J. Hered. 40(1): 3–6 (1949).
SEGREGATION AND REDUCTION IN SOMATIC TISSUES
II. The Separation of Homologous Chromosomes in Trillium Species
G. B. WILSON AND K. C. CHENG
Department of Botany, University of Wisconsin

TREATMENT with solutions of sodium nucleate of tissues under. going mitosis induces, amongst other departures from normal, a certain number of reduction type divisions as reported by Huskins.2,8 Reduction-divisions have also been found in Allium root tips alter treatment with phosphates (Galinsky, unpub.) as well as in untreated roots from onions which have been stored for several months and in untreated Trillium root tips near the end of their root formation period.

The theoretical and practical implications of these reduction-divisions, both natural and induced have been discussed in detail by Huskins4 in the first paper of this series. The initial work on Allium cepa left unanswered the question of whether or not homologous chromosomes are preferentially separated in these segregations, owing to the fact that it is difficult to distinguish homologues with any degree of certainty in that species. This is the primary question to be considered in the present paper.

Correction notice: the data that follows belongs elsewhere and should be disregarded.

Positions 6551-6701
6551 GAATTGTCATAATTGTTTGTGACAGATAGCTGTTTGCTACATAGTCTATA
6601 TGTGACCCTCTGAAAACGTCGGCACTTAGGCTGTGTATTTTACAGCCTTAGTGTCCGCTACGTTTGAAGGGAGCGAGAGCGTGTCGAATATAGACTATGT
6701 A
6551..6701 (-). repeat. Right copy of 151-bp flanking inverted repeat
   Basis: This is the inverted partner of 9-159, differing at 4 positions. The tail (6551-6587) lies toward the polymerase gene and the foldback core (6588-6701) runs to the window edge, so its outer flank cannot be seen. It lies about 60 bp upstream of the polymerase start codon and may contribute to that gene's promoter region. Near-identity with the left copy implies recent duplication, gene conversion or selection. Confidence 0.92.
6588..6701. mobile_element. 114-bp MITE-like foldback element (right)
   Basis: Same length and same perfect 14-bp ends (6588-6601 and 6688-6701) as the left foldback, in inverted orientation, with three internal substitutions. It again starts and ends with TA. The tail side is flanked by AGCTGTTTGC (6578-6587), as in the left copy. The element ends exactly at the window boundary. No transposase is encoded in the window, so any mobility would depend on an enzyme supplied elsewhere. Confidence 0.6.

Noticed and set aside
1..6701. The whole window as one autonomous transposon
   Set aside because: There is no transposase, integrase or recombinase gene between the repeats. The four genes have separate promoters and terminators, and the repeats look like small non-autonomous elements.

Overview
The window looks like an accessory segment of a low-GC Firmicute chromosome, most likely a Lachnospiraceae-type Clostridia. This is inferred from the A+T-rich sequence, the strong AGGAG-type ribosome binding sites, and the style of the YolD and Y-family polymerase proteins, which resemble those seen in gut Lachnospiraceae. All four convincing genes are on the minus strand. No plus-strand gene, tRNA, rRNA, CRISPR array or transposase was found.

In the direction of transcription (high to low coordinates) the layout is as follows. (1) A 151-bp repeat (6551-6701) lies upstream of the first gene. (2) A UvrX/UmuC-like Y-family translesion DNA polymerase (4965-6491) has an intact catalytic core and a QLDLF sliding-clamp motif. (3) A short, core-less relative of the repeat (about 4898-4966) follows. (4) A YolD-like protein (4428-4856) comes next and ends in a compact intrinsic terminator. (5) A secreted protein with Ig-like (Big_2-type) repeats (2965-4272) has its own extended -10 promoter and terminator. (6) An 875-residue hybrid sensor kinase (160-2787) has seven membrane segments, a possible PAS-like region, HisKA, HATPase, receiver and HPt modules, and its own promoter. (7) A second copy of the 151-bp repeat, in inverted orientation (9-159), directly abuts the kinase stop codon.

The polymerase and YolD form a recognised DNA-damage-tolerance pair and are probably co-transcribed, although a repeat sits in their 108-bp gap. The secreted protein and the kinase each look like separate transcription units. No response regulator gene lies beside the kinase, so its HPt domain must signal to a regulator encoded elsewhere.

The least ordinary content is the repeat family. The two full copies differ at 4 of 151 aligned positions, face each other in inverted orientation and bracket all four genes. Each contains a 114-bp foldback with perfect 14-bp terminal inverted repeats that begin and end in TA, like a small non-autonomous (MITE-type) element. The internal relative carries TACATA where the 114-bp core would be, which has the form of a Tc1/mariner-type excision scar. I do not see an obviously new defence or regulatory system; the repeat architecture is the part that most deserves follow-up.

The most common observation, from all sodium nucleate treatments in all eleven plant genera so far studied in this program is the separation of the chromosomes into two groups. This separation may occur at any degree or stage of chromosome condensation from that characteristic of early mitotic prophase to that of mitotic or even meiotic metaphase. With regard to these separations two specific questions may be asked: 1) do the two groups tend to equality and 2) are homologues separated with greater than random frequency The Allium data presented by Huskins4 gave a positive answer to the first question and it is confirmed by the Trillium data presented below. They give, in addition, a positive answer to the second question.

Somatic Segregation Biblio